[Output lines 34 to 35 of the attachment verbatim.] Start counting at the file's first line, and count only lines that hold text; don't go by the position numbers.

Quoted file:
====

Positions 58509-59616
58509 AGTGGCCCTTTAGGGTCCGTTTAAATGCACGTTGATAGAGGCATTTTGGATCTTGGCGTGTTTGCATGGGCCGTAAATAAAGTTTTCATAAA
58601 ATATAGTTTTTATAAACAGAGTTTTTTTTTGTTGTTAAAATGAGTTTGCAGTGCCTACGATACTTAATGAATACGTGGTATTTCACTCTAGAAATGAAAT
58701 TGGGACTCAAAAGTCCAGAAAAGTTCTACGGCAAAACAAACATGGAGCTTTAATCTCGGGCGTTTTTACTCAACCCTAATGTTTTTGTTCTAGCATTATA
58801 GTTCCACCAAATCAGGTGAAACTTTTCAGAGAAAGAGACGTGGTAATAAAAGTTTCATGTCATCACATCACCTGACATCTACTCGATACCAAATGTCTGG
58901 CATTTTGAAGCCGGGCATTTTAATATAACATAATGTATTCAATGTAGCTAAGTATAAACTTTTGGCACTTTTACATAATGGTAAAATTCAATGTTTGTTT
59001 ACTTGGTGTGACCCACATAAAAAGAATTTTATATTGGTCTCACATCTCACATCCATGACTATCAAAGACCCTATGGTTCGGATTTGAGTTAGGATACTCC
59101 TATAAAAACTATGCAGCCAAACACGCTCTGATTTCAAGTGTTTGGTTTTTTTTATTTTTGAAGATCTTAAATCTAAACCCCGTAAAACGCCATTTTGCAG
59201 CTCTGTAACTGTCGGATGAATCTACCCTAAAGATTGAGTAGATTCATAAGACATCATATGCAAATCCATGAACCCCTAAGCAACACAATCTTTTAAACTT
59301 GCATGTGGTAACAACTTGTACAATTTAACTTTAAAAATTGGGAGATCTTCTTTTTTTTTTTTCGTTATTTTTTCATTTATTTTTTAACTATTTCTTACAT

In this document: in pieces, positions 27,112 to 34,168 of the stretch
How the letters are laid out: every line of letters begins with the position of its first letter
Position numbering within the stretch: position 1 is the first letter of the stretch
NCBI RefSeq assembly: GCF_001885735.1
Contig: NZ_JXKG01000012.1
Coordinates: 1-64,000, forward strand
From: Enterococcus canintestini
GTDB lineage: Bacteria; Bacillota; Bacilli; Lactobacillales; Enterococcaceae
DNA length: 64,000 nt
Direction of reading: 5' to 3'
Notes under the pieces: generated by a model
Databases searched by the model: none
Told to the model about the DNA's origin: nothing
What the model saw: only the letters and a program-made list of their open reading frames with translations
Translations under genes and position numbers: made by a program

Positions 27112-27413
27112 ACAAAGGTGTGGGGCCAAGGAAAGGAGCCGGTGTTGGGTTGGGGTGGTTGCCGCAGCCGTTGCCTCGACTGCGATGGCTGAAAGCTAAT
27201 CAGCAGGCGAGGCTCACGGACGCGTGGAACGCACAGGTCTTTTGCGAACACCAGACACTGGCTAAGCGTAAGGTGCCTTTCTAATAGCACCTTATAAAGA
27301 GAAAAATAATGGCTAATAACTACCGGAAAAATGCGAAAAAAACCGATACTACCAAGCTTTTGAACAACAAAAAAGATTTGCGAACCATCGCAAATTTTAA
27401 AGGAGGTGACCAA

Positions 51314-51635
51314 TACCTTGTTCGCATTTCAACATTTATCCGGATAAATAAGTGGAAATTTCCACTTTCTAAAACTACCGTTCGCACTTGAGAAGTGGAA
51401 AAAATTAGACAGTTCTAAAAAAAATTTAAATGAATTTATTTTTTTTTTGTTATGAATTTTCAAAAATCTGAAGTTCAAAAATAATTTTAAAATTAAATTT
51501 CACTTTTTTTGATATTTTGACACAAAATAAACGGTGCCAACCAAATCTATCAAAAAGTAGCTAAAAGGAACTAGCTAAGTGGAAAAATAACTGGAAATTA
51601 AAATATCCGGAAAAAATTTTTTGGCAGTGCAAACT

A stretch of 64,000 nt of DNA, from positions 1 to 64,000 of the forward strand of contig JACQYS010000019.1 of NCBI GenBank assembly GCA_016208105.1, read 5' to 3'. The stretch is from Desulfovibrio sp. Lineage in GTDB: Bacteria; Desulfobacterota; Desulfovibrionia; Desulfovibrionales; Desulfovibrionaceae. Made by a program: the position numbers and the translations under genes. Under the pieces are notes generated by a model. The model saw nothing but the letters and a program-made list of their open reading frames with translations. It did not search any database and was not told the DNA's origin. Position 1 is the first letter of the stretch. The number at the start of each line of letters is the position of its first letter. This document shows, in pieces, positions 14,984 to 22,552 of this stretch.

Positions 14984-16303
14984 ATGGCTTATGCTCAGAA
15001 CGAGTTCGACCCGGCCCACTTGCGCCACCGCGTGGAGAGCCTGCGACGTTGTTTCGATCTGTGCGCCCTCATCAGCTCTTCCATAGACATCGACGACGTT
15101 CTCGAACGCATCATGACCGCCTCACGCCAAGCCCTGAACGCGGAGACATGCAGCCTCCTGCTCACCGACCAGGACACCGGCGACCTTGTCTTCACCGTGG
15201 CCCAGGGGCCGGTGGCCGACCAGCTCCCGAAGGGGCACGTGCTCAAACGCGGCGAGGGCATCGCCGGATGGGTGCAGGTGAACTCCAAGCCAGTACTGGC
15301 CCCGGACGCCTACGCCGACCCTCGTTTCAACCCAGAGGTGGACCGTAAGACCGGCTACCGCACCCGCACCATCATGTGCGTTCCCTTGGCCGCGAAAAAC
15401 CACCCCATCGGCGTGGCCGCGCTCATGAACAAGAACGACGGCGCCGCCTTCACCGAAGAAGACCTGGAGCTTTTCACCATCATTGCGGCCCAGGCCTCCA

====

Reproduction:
51501 CACTTTTTTTGATATTTTGACACAAAATAAACGGTGCCAACCAAATCTATCAAAAAGTAGCTAAAAGGAACTAGCTAAGTGGAAAAATAACTGGAAATTA
51601 AAATATCCGGAAAAAATTTTTTGGCAGTGCAAACT